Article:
Throwback Thursday #27 – Career Dreams

Welcome back to Throwback Thursday. Lauren took us back to family vacations last week. This week we are here to talk about those childhood dreams that may or may not have come to fruition.

  • Write your own post sharing your memories and leave a pingback to this post in the comments.
  • You can use the photo above in your post to make it easier to find.
  • Tag it with #TBTMemory or #IRememberWhen.
  • If you do not wish to write your own post, feel free to tell your story in the comments below.

This week’s prompt is: Career Dreams

A few weeks ago we talked about role models and mentors. Today the challenge is to think back and try to remember the careers you once imagined for yourself as a child.

So many children dream of wanting to be a teacher, or a doctor, or astronaut. Some of those dreams we might achieve, and some drift to the wayside. I remember years ago when my daughter told me she either wanted to be a doctor or a babysitter! Such variety!

These questions might spark a memory or two:

  1. Do you remember what you first wanted ‘to be’ when you grew up?
  2. Any idea what inspired that dream?
  3. What ‘job’ did you most emulate in play?
  4. Did you have any idea what salary or pay you thought you would have?
  5. Were there careers you knew you did NOT want to do?
  6. Were you ever encouraged to follow in the footsteps of a family member?
  7. Were you ever urged to join a family business?
  8. Were you ever discouraged from a particular field? If so, why?
  9. Did you have a Career Fair at school?
  10. As an adult looking back, do you ever wish you had taken the direction of your childhood dreams?

My post follows:

Thinking back, other than fantasy play (cowboys and Indians – not politically correct I know, but it was what I saw on television) the only career oriented play I remember was being a dentist. I had one of those rubber-like dolls designed to take a baby bottle. I found it perfect to transplant teeth into. I would take straight pins from my grandmother’s sewing box and push them into the doll’s mouth. Up she went on a stack of pillows beside a pole lamp. With my father’s pliers, I would slowly pull out all of her teeth. Voila!

My parents had lackluster jobs as far as I was concerned. They were blue-collar workers who seemed to be tired and their energy spent most of the time. Those manufacturing jobs were never on my radar although I did work in some factories along the way out of necessity.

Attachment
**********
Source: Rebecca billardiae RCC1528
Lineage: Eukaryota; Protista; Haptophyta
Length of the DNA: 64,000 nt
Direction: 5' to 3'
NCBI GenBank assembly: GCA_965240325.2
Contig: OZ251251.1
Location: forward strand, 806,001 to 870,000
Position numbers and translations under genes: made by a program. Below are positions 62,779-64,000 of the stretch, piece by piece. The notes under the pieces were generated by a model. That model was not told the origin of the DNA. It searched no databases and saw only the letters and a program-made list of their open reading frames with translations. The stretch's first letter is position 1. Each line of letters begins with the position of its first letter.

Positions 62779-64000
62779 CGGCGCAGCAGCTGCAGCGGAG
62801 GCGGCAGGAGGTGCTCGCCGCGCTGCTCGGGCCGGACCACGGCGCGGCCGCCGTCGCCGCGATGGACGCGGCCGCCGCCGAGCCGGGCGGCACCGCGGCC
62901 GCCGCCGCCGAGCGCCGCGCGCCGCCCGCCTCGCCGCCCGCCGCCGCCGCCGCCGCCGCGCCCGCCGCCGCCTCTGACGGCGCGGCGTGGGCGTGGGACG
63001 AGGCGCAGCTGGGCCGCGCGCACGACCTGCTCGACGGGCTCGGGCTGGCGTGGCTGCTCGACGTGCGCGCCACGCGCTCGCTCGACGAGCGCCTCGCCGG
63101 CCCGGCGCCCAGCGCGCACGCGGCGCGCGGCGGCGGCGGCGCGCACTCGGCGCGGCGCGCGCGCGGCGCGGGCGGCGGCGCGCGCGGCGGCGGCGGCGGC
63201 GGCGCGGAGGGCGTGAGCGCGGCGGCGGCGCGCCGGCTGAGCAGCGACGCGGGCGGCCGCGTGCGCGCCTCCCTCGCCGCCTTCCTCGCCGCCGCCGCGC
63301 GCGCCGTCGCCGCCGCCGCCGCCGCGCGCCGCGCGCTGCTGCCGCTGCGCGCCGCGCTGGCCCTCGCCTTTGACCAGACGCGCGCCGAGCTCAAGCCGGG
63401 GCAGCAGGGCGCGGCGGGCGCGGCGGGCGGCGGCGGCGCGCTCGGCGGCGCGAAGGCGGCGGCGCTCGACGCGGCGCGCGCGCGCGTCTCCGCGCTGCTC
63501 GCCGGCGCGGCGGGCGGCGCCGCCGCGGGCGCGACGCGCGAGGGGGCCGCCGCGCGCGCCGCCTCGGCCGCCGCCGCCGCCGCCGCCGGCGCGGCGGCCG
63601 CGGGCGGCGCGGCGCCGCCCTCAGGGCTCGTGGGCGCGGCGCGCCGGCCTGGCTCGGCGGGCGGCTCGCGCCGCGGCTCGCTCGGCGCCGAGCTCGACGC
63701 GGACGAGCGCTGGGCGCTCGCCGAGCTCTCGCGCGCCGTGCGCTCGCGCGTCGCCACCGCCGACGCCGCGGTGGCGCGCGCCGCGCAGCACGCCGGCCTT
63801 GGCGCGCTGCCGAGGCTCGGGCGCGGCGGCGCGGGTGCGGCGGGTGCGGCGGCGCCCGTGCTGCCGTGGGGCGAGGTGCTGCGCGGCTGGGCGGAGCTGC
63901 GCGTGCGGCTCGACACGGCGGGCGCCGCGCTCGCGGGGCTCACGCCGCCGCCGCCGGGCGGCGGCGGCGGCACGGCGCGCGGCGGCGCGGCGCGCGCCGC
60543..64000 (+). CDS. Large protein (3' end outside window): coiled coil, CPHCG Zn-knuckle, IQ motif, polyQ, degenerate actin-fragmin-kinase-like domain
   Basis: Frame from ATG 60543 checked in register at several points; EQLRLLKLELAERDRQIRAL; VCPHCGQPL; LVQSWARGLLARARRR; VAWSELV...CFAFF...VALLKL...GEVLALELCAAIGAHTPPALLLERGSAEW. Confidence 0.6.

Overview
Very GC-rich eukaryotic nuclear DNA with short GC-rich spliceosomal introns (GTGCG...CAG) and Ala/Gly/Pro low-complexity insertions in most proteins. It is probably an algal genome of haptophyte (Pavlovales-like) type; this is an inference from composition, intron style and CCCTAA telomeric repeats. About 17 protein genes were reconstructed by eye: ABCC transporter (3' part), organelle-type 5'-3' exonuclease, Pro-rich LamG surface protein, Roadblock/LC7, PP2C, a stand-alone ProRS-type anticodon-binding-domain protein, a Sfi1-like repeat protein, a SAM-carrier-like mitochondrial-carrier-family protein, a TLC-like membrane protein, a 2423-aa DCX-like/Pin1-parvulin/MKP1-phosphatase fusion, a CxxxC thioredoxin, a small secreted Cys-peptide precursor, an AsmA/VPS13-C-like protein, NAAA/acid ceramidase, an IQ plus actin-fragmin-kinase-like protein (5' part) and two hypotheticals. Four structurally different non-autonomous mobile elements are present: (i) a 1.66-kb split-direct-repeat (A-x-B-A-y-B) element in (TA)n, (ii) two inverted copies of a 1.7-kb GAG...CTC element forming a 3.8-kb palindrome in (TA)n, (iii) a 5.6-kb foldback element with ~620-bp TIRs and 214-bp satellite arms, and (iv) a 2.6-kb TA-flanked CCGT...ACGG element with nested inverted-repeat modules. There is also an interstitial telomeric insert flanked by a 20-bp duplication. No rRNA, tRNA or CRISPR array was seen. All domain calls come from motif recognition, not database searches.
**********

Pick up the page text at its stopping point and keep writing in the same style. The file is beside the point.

I always wrote. From the first poem I ever wrote (’The Cookie Jar’) I knew writing would always be part of me. I have written (in my old blog) before about learning the word ‘abode’ and falling in love with it. I never saw writing as a career though. The same with art. I always drew, but never considered it as a career either. It just seemed a part of me like an arm or a leg.

I fancied myself a fashion designer when I was in elementary school. I remember pages and pages of oddly shaped people I drew and for whom I fashioned clothes.  I think I realized early on fashion design was not to be ‘my thing’. 

I had thoughts of becoming an elevator operator. Those women in the department stores running those elevators with what seemed to be gilded doors seemed like the height of luxury to me. I have written about that as well.

In junior high (7th through 9th) I decided I wanted to be an archaeologist. Egypt and the pyramids fascinated me. I am not sure when I fell out of favor with that idea. Then I decided becoming a diamond cutter would be perfect! At least until I learned any mistakes made would be my financial responsibility. I think that idea helped to dissuade me.

By the time I was a junior in high school (11th) my mother was diagnosed with terminal cancer. It changed everything. Not only was I being asked to consider the very real likelihood of losing my mother, but it was also nearing time for deciding about a career. There was no money for college and our family needed money. I decided to follow in the footsteps of my other three siblings and join the military. I have written about that journey (here) if you did not read it the first time around. It became one of my most popular posts for that time period.

As far as salaries are concerned I never had any lofty goals. I do remember learning in the mid 1960s the presidential salary at the time was $100,000. I could never imagine that kind of money! My first job as a waitress was 90¢ an hour plus tips so I fell a little short of $100K. Thankfully I progressed a little further throughout my IT career.

Looking back I did okay. I never made it to Egypt but our history buried in the earth still intrigues me. I never made it into training to be a diamond cutter, but I did finally take lapidary classes and learned to cut simple facets in semi-precious stones. There is something magical about turning a rock into a stone suitable for setting into a piece of jewelry.